While you were sleeping snugly in your bed Sunday night, there was a seismic earthquake in the NBA blogosphere as second-year head coach Mike Malone was shockingly fired by the Sacramento Kings.
Malone had gotten off to a terrific 9-4 start this season behind MVP-caliber play from DeMarcus Cousins and the strong all-around game of Rudy Gay. But then Cousins got sidelined with viral meningitis, teams loaded up on Gay and the Kings didn't have enough other weapons to compensate. The team now stands at 11-13 with Tyrone Corbin as an interim coach and the team reportedly high on George Karl or Vinny Del Negro.
And there is, of course, only one person to blame in all of this -- Josh Smith. That would make three coaching casualties in just 10 months on Smith's resume.
Hear me out!
No, this isn't another rant against Detroit Bad Boy's favorite punching bag. Instead, it appears that the Pistons' 95-90 victory over the Kings on Saturday and the extremely solid play of Smith was the straw that broke the camel's back for Malone.
Yes, it appears Smith played so well that he might just have gotten Malone the boot.
Smith scored 21 points, shot greater than 50 percent for the first time this year, and also chipped in 13 rebounds, five assists, five blocks and two steals. Yes, he was too careless with the ball (seven turnovers) but it was his best game of the season, a sign of how head coach Stan Van Gundy wants to use Smith and it couldn't be in front of a more apt audience -- the Kings and owner Vivek Randive and GM Peter D'Alessandro.
Because, as Mos Def informed us, "Why did one straw break the camel's back? Here's the secret -- the million other straws underneath it."
If you recall it was Smith whom the Kings targeted as their latest reclamation project in the offseason. The goal was to buy low on an overpaid player and hope to turn his game around. This is what had worked so successfully with Gay the year before.
There were rumors throughout the summer of the Kings' interest in Smith, but there was one person who was not a fan of the move -- head coach Mike Malone.
Malone had disagreed with ownership's pursuit of a Josh Smith trade in July, and made his position known to Ranadive, league sources said. Ranadive joined D'Alessandro in talks with the Detroit Pistons, but no agreement was ever reached.
NBA Trade Rumors
NBA Trade Rumors
Woj clarified on Twitter that the reason the deal was never reached was because the Pistons said no. Perhaps Sacramento's version of buying low meant offering the similarly bloated deals of Carl Landry and Jason Thompson whereas the Pistons wanted the expiring deal of Derrick Williams and/or perhaps a young player such as Ray McCallum, Nik Stauskas or a pick in return.
Regardless, the deal didn't happen, Malone objected to the very idea of trading for Smith and the front office went ahead and pursued it anyway. Another source of contention, according to media reports, is the slow pace preferred by Malone while Randive and D'Alessandro wanted a more up-tempo style (hence the interest in Karl).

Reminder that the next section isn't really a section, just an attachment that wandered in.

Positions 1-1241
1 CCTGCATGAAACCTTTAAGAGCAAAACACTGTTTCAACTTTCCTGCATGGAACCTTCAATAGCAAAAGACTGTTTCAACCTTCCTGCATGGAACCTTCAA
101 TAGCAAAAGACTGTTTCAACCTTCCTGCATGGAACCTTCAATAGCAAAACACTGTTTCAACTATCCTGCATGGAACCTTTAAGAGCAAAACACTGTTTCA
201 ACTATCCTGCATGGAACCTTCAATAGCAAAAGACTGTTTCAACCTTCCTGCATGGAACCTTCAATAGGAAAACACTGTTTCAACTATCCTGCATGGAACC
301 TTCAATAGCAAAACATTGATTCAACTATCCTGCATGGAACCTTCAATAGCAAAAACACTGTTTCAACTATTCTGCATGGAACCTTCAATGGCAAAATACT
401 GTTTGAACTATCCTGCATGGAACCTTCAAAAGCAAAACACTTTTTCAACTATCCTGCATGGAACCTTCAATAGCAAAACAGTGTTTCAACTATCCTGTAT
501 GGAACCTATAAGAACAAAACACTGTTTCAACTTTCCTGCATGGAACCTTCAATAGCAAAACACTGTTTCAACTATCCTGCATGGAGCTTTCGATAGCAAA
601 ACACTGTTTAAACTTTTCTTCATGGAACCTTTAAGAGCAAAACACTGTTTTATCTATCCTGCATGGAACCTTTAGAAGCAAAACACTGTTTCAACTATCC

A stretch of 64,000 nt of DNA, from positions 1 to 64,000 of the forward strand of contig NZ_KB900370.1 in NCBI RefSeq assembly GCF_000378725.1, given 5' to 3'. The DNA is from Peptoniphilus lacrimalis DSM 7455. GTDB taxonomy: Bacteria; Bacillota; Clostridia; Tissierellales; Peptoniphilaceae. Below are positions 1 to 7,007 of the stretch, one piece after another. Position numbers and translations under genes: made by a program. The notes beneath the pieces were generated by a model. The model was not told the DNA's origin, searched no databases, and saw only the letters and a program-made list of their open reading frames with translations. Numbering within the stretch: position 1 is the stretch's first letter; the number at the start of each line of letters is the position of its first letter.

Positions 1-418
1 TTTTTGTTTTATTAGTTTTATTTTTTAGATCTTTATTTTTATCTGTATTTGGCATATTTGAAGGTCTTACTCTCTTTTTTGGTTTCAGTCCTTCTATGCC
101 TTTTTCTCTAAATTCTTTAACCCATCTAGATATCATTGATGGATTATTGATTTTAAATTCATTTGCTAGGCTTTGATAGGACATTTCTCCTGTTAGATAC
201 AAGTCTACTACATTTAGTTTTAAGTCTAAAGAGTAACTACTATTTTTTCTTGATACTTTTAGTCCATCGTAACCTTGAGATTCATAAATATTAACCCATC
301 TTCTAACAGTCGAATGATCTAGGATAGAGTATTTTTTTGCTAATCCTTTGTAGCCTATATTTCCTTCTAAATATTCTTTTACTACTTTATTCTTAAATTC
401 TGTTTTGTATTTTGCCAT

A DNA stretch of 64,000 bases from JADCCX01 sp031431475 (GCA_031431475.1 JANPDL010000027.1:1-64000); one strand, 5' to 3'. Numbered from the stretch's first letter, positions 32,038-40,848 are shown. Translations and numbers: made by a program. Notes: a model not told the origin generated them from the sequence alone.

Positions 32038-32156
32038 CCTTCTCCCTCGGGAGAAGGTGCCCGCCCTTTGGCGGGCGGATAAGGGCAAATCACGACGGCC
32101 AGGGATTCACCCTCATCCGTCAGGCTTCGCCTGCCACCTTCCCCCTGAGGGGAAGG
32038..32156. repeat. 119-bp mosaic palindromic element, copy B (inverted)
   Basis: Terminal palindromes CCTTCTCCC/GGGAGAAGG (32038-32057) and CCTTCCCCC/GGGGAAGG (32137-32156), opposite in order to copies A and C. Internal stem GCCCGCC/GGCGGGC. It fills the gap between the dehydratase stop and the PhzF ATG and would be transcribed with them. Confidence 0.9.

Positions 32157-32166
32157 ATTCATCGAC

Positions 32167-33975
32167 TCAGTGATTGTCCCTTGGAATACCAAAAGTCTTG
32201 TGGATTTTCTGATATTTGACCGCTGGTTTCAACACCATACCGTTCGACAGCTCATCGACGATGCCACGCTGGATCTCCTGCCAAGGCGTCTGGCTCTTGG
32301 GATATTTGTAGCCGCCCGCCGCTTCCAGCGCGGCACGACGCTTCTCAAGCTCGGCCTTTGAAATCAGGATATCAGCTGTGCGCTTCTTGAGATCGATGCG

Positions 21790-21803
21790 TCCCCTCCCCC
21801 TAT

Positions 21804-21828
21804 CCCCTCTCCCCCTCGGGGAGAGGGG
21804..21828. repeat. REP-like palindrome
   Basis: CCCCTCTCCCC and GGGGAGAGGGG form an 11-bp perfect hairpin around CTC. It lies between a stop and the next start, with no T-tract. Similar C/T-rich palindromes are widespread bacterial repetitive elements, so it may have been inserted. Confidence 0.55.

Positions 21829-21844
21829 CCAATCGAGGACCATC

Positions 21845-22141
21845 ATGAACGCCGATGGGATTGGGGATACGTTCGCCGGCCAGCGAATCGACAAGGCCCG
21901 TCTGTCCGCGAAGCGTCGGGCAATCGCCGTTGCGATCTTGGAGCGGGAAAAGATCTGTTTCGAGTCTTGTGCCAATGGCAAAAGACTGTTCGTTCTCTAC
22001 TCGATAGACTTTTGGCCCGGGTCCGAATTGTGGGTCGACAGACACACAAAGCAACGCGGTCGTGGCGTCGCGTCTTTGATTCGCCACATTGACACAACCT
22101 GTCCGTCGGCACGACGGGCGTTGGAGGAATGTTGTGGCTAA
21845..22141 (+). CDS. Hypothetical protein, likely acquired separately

For Pistons fans who like to rail on the unreasonable expectations of owner Tom Gores, I don't think you can get a more explicit example of ownership overconfidence than the Kings firing Malone 24 games into his second season when he is hovering around .500 despite missing a possible MVP candidate during the team's only time of pronounced struggle.
With Malone gone could the Smith trade be back on the table? Who knows. There's no indication that ownership is going to be anything but aggressive. But Smith, despite showing signs of life recently, has not done anything close to rebuilding his trade value so it's unlikely the offers would get that much more appealing from Van Gundy's perspective. Also, it doesn't seem like Van Gundy is in any rush to pull the plug on his reclamation project.
Only time will tell.
Zooming out, while Gores often gets dismissed as clueless about basketball from frustrated fans, the Kings incident is also exhibit A in why Gores and Van Gundy talk about the importance of a connection between the floor and the front office. And despite his early-season struggles in year one, Van Gundy is probably feeling pretty confident he made the right decision about holding out for some executive authority before returning to the NBA after seeing Malone get the axe.
It was less than 48 hours ago that we saw Malone on Fox Sports Detroit all smiles posing for pictures with his children (I think) and his father, Pistons assistant coach Brendan Malone. Now he's fired. And it's all Josh Smith's fault.